I believe in cycles; there will be another recession (sooner rather than later is my personal belief). There will be another major stock market correction at the end of which will be glorious buying opportunities. We are coming to the end of another debt super cycle (see the book This Time is Different; Eight Centuries of Financial Folly). After we get our comeuppance for all the stuff we wanted but didn’t want to pay for, the economy will be able to grow faster again. I believe in long term social cycles (see the book The Fourth Turning) and that after our current period of social chaos we will find compelling reasons to join together again.
I don’t believe this time is different. Even for retail and despite the changing of shopper attitude, the internet, the customer being in charge, and the fact that we’ve been over retailed for a long, long time.
This was brought into focus when my research department offered up “With each department store that closes, a world vanishes” from The Washington Post. The author, Micheline Maynard, started working as a gift wrapper at a department store in the 1970s.
I was stopped in my mental tracks when she wrote, “The store manager was like the mayor; everyone perked up when he strolled through, surveying his domain, bending to pick up bits of invisible fluff from the carpet. Department managers often had college degrees, and earned salaries and perks that made them the store’s upper middle class. Buyers from the designer section were the people who took the vacations you yearned for — they made glamorous trips to New York and Europe, coming back with look books and fabric swatches, letting us lower-ranking employees see the colors that would be popular next season.”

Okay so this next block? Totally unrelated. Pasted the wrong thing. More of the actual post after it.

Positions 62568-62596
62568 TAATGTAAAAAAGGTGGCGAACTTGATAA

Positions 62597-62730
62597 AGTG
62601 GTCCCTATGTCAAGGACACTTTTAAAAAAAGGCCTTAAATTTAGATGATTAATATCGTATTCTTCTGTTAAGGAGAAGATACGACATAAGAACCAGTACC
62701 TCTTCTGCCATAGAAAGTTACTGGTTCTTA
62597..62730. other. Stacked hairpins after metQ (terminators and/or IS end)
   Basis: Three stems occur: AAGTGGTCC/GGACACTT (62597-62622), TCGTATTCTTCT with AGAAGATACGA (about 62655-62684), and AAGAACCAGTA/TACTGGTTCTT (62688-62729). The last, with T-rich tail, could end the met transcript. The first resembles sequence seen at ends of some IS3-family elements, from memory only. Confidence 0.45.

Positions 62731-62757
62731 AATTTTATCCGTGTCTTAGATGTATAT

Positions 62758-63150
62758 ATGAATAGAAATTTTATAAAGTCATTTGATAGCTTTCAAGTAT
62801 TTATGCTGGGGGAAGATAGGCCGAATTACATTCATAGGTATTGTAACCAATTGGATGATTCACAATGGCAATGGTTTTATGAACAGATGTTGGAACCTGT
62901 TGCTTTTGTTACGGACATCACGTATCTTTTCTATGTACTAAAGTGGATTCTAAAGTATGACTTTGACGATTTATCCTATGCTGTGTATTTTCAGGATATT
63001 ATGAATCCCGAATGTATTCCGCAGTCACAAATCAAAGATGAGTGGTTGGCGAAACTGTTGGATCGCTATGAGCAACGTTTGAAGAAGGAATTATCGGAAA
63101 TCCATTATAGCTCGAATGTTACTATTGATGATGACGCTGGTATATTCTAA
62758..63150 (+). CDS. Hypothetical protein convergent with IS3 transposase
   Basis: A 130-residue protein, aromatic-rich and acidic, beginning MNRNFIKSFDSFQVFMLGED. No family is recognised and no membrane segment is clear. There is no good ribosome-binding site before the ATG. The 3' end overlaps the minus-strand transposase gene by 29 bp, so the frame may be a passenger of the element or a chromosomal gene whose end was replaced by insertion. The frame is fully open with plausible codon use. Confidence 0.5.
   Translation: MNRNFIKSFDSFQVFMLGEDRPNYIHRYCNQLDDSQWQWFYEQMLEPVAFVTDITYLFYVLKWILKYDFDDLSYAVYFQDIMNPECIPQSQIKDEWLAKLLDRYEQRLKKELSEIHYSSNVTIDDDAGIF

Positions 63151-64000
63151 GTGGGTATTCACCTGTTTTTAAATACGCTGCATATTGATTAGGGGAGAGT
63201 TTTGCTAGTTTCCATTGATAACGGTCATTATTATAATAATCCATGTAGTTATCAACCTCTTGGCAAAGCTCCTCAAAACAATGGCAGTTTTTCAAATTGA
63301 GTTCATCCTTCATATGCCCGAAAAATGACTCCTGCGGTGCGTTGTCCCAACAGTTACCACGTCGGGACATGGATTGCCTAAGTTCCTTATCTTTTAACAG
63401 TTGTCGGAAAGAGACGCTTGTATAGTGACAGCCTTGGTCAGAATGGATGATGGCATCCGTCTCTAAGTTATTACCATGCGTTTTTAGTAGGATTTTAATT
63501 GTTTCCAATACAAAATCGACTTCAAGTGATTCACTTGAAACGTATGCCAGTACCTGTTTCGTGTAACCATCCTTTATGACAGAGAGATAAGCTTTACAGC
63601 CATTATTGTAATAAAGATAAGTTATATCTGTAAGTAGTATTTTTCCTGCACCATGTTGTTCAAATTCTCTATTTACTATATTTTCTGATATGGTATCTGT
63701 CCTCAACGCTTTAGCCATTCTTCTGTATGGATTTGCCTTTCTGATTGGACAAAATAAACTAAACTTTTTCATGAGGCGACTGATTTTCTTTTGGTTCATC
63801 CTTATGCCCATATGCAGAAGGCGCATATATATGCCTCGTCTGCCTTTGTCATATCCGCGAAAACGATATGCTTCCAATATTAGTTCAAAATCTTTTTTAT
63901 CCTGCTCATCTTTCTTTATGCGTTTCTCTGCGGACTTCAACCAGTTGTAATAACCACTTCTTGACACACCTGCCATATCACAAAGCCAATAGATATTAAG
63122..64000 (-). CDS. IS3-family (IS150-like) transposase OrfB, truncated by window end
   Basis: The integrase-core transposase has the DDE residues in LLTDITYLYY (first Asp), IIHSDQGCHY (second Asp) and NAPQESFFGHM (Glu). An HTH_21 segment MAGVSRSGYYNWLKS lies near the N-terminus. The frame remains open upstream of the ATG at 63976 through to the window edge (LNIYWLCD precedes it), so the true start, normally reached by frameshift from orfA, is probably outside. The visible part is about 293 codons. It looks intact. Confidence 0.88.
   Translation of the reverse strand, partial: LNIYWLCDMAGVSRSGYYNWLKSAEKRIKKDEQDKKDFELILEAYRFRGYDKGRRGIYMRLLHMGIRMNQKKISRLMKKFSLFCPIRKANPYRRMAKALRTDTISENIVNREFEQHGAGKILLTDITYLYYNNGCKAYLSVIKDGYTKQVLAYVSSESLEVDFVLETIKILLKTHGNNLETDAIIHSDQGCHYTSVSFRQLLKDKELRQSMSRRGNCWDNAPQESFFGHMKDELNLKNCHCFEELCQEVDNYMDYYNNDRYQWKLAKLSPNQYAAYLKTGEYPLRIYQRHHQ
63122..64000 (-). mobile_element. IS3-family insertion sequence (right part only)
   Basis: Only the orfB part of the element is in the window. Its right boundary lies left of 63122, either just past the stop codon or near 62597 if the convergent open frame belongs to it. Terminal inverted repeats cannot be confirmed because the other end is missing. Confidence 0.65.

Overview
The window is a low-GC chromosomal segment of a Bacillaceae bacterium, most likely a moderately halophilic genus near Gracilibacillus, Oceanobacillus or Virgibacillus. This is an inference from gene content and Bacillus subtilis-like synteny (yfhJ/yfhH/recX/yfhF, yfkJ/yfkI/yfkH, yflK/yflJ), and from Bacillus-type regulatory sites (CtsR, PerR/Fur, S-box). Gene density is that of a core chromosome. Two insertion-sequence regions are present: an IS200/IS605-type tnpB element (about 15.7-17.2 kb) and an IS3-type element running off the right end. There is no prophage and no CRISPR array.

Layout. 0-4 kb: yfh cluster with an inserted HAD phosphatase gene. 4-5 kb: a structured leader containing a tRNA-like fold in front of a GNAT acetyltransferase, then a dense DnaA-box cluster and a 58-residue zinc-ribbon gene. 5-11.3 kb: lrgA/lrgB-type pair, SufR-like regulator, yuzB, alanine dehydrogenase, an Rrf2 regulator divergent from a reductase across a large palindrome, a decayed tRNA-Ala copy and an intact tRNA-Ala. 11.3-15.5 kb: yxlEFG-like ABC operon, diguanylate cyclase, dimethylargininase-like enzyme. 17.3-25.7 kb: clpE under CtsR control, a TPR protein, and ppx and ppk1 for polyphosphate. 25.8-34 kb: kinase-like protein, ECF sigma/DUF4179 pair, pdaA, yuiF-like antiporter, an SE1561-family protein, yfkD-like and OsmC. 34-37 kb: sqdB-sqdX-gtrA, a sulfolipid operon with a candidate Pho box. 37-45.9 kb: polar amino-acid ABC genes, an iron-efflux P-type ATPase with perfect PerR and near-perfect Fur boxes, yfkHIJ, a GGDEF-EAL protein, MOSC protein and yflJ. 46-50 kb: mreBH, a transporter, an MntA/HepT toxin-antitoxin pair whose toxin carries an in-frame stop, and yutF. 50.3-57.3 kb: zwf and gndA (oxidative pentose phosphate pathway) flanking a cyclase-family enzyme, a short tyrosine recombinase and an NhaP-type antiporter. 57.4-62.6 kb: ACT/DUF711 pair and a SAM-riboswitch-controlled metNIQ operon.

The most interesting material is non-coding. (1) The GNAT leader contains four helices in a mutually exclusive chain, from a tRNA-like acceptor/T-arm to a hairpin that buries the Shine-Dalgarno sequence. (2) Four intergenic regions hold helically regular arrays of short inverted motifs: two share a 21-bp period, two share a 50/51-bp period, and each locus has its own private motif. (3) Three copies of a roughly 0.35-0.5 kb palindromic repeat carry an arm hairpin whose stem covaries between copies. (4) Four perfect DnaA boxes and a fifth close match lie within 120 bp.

“These stores made an entire lifestyle possible for people who worked in them. Conversely, it was important for customers to see us as symbols of what they could attain, too. Customers were part of our community; our job was to sell them things that would highlight their good taste and let them share the sense of satisfaction that we felt after selling something special. That went both ways.”
“The store was a place for learning as well as teaching. I counseled customers not to put their crystal goblets in the dishwasher, to protect their thin rims.”
I doubt any retailer reading this is telling customers not to put their crystal in the dishwasher. But she is describing precisely the relationship we as retailers want to have with our customers today. Maybe think hard about that for a moment before moving on.
Somehow, we seem to see this as new. Cleverly, we think, we’ve figured out that we need to provide our customers not just with a product, but with an experience. Sounds like that’s what Micheline was doing starting in the late 1970s. And while we’re at it, I’d note that they were focused on customer service, education and creating a relationship between the store, its staff, and the customer.
Perhaps, in a time of rapid economic growth and general economic prosperity, before the internet, improvements in logistics and supply, the speed of change and a dramatic oversupply of “stuff,” we could forget some of this. Now, as the cycles turn, it’s back with a vengeance.
The tactics are different. I’d say they are harder and costlier to implement as the expectation for “experiences” has increased. I’d further say we’re not entirely sure what those tactics are yet. The speed of change requires a different organization structure and mindset. The retailers who evolve a process for creating experiences often without breaking the bank will have a leg up.
Still, it seems that “The more things change, the more they stay the same.” I am just full of platitudes today, aren’t I?